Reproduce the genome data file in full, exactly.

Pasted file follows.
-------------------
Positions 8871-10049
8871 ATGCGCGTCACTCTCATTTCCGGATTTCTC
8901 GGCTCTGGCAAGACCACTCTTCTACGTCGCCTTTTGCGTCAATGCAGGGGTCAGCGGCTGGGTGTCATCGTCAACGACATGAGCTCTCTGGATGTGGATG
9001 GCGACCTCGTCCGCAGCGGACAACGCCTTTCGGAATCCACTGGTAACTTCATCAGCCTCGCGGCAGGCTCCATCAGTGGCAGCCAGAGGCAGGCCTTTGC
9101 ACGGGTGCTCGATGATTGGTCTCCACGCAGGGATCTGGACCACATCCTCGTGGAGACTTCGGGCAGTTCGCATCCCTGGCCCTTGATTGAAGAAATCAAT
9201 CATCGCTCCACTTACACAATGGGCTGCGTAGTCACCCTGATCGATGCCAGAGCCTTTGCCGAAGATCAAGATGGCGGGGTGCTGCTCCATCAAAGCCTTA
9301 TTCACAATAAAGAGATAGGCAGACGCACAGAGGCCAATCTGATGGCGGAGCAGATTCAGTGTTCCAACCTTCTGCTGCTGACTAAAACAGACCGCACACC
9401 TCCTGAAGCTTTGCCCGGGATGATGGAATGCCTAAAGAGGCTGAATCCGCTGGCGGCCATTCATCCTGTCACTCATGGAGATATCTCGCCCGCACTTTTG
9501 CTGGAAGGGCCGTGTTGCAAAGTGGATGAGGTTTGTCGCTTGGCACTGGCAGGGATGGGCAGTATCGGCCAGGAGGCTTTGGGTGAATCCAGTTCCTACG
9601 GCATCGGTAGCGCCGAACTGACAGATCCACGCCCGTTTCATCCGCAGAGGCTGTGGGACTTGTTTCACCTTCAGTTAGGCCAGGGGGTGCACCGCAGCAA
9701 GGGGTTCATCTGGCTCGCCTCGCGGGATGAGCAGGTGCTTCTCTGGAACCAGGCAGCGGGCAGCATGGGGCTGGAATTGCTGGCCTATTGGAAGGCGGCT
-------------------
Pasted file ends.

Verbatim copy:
Positions 8871-10049
8871 ATGCGCGTCACTCTCATTTCCGGATTTCTC
8901 GGCTCTGGCAAGACCACTCTTCTACGTCGCCTTTTGCGTCAATGCAGGGGTCAGCGGCTGGGTGTCATCGTCAACGACATGAGCTCTCTGGATGTGGATG
9001 GCGACCTCGTCCGCAGCGGACAACGCCTTTCGGAATCCACTGGTAACTTCATCAGCCTCGCGGCAGGCTCCATCAGTGGCAGCCAGAGGCAGGCCTTTGC
9101 ACGGGTGCTCGATGATTGGTCTCCACGCAGGGATCTGGACCACATCCTCGTGGAGACTTCGGGCAGTTCGCATCCCTGGCCCTTGATTGAAGAAATCAAT
9201 CATCGCTCCACTTACACAATGGGCTGCGTAGTCACCCTGATCGATGCCAGAGCCTTTGCCGAAGATCAAGATGGCGGGGTGCTGCTCCATCAAAGCCTTA
9301 TTCACAATAAAGAGATAGGCAGACGCACAGAGGCCAATCTGATGGCGGAGCAGATTCAGTGTTCCAACCTTCTGCTGCTGACTAAAACAGACCGCACACC
9401 TCCTGAAGCTTTGCCCGGGATGATGGAATGCCTAAAGAGGCTGAATCCGCTGGCGGCCATTCATCCTGTCACTCATGGAGATATCTCGCCCGCACTTTTG
9501 CTGGAAGGGCCGTGTTGCAAAGTGGATGAGGTTTGTCGCTTGGCACTGGCAGGGATGGGCAGTATCGGCCAGGAGGCTTTGGGTGAATCCAGTTCCTACG
9601 GCATCGGTAGCGCCGAACTGACAGATCCACGCCCGTTTCATCCGCAGAGGCTGTGGGACTTGTTTCACCTTCAGTTAGGCCAGGGGGTGCACCGCAGCAA
9701 GGGGTTCATCTGGCTCGCCTCGCGGGATGAGCAGGTGCTTCTCTGGAACCAGGCAGCGGGCAGCATGGGGCTGGAATTGCTGGCCTATTGGAAGGCGGCT